Stir-fried Asparagus with Peas

Image of stir-fried asparagus with peas

A friend said to me recently: “Oh, asparagus, lovely when it first arrives but then you get bored with it, don’t you?”

Um, no, actually. I can eat industrial quantities of asparagus and I never get fed up with it, literally or figuratively. I do like to ring the changes with the way I cook it though.

Mostly we eat it steamed, with or without lashings of butter; tossed in a little oil and roasted; in soups, frittatas and risottos; and occasionally wrapped in pancakes.

But the other day I made this stir-fry on the wing, as it were, to go with a spiced duck dish and it was so good I thought it was worth sharing. The grassy taste of the asparagus works well with the sweetness of the peas and onions and the chilli gives the whole thing a bit of zing.

Stir-fried Asparagus with Peas

  • Servings: 2 as a side dish
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Image of raw asparagus, spring onions and peas


6-8 asparagus stalks

A small bunch of spring onions

A couple of big handfuls of peas (frozen are fine)

Toasted sesame oil

Malay chilli and garlic oil (or a little chopped fresh chilli)

A dash of soy sauce

Image of the veg being stir-fried


Bend the washed asparagus stems until they snap and discard the woody ends (save them for a stock if you like). Slice at an angle into 3cm slices. Trim the spring onions and slice on the diagonal.

In a wok, heat a teaspoon each of toasted sesame oil and chilli and shallot oil (or extra sesame oil). Stir-fry the asparagus first as it takes longer than you might think. After a couple of minutes throw in the spring onions.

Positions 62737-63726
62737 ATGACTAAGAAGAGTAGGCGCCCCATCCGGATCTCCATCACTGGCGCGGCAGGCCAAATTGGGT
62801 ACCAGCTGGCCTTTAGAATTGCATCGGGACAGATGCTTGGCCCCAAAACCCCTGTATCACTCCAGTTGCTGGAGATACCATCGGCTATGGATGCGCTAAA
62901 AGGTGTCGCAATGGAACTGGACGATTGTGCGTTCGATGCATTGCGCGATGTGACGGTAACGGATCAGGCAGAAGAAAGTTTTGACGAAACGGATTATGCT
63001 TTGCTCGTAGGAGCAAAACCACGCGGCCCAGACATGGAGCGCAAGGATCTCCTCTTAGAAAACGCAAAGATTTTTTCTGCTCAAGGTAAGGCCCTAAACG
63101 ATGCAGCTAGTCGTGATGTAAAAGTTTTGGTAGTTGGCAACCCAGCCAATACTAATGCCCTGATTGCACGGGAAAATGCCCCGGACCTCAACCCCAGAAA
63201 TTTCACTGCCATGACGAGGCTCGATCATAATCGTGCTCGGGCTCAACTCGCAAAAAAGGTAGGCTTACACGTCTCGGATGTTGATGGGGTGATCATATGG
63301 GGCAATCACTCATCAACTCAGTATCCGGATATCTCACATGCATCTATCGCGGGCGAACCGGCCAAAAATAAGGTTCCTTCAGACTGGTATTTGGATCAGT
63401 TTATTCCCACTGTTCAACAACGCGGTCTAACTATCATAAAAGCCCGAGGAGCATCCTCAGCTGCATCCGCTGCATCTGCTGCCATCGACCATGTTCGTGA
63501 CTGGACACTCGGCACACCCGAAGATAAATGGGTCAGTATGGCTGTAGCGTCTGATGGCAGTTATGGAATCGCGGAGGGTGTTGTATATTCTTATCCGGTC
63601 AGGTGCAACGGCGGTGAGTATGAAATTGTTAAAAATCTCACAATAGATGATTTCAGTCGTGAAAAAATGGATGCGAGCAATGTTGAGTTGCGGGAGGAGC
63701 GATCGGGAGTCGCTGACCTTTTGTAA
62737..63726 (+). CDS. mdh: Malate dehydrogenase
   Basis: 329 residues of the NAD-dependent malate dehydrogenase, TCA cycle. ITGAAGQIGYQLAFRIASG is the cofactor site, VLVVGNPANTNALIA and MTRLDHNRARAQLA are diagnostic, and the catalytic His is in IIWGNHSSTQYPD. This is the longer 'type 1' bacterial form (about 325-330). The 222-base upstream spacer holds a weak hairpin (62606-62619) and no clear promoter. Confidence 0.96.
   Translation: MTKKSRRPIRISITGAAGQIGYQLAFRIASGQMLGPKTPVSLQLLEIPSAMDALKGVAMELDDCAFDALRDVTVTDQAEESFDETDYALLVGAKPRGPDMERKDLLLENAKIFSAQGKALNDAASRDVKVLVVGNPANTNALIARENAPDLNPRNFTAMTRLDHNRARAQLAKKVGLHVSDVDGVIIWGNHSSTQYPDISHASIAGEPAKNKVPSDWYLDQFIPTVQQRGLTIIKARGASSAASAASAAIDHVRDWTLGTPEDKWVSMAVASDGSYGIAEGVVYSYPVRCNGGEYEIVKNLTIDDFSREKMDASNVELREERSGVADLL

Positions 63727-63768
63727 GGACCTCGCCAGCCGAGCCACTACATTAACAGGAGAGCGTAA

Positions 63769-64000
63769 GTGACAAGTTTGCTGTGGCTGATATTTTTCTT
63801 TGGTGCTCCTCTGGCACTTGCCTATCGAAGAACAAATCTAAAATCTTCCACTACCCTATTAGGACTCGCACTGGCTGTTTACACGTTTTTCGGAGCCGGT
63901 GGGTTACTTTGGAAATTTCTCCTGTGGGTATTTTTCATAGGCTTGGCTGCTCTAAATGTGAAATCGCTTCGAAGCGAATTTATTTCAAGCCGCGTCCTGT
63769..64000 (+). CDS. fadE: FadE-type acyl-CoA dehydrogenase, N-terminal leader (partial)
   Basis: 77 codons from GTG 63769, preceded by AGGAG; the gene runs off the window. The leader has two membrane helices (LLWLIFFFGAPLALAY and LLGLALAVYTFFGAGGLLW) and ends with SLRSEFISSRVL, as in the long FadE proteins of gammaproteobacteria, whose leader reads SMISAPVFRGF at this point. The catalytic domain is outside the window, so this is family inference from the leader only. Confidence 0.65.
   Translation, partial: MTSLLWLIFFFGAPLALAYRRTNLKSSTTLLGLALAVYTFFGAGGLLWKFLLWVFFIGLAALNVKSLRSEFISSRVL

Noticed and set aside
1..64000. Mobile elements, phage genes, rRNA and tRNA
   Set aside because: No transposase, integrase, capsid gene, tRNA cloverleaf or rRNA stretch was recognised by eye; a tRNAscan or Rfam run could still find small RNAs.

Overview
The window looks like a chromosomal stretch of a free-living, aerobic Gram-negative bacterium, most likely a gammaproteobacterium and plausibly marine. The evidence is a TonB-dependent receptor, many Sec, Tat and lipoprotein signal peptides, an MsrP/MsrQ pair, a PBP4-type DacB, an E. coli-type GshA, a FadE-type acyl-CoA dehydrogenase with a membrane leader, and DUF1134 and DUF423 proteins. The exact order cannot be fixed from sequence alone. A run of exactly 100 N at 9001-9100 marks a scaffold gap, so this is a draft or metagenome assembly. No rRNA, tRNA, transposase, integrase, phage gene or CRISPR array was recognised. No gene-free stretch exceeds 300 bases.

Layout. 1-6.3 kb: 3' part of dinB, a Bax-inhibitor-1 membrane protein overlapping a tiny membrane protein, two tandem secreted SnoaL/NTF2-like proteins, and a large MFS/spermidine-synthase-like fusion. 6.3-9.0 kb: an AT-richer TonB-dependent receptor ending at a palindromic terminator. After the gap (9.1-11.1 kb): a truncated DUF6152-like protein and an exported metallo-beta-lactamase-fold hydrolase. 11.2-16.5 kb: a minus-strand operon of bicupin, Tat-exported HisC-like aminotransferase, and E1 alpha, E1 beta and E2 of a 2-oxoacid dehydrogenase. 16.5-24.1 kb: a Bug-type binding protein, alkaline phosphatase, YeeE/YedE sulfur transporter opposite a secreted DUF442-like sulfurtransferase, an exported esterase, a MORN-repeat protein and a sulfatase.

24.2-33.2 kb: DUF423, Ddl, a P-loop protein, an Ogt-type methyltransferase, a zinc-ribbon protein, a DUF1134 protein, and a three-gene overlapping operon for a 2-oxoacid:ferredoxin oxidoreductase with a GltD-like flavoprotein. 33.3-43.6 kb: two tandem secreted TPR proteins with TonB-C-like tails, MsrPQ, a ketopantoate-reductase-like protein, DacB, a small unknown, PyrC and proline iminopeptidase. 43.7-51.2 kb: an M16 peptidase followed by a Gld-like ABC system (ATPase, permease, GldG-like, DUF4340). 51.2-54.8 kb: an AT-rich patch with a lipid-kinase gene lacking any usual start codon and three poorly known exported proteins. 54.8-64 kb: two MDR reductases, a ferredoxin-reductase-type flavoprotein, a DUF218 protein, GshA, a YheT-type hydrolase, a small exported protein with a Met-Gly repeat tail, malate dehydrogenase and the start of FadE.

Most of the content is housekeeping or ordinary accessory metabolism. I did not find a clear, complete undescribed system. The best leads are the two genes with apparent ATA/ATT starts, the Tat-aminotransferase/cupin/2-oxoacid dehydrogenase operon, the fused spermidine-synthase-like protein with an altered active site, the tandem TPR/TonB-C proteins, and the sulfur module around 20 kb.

Once both are cooked to your liking add the peas and stir-fry for a minute or two longer – fresh peas will take a bit longer than frozen. If you’re using fresh chilli, add it with the peas.

Now add a small splash of soy sauce, let it bubble up and boil off a little, and stir well to coat the vegetables. Serve immediately.

Image of stir-fried asparagus with peas

4 thoughts on “Stir-fried Asparagus with Peas

  1. ‘Bored with asparagus’?. I’m sorry, what does that mean? Like you, we usually go down the simple-is-best route. But – so long as there is still some available, and it does seem to be winding down – that looks a pretty tasty idea.

    • Thanks, Margaret, one of those simple dishes that seems to taste better than the sum of its parts, if you know what I mean. We still have loads in the garden and another two weeks or so before we have to stop cutting it. Happy days.

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